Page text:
Severance Package Negotiations

A severance package is a set of benefits that may be provided to a terminated or laid-off employee at an employer’s discretion. Benefits may include additional salary, continued health insurance, accelerated stock vesting, outplacement services, loan forgiveness, or other financial and non-financial compensation.

While California employers are not required to provide severance to employees separating from the company, there are a number of effective strategies for successfully negotiating a separation package. Loh Legal routinely handles severance package negotiations on behalf of current and former employees.

New Hire Negotiations

Employees who have secured a job offer often have leverage to negotiate more favorable terms involving salary, benefits, equity, and other types of compensation. Bay Area employment agreements in particular should also be reviewed to ensure that they properly account for a potential merger or acquisition.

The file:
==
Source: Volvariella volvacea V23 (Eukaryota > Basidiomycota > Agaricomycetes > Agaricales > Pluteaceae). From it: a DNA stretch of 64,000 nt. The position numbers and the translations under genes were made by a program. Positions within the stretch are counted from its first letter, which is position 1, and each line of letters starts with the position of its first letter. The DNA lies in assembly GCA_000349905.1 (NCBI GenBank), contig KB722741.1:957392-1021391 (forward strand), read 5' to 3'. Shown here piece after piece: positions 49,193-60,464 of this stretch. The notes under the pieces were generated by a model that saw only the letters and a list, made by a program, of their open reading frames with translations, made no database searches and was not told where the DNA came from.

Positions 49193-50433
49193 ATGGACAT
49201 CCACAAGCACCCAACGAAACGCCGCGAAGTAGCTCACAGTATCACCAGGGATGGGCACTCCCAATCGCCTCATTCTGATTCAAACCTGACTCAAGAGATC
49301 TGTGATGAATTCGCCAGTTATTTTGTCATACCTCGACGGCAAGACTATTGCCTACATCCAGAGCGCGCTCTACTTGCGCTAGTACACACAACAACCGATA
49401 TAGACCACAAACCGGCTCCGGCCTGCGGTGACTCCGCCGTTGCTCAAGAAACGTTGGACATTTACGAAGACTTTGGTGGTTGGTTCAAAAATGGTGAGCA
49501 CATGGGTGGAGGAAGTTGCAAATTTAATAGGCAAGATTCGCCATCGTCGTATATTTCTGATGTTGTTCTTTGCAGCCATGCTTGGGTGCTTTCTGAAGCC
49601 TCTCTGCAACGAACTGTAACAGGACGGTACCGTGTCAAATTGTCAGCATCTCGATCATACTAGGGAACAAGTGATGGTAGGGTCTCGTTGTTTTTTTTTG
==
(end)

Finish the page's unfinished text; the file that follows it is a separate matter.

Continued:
Loh Legal provides newly hired employees with assistance including a review of the terms of your employment offer, assessing your current compensation package, and providing advice on negotiating additional beneficial terms.

Warnings and Performance Reviews

An unfair performance review can cause an employee to feel frustrated, hurt, and fearful for his/her job. Oral and written warnings, Performance Improvement Plans, and other types of performance-related discipline may result in an employee being placed on probation or terminated. If you disagree with your manager’s assessment of your work, consider consulting with an employment law attorney to provide a fact-specific written rebuttal to correct the record and preserve your professional reputation.

Misconduct Investigations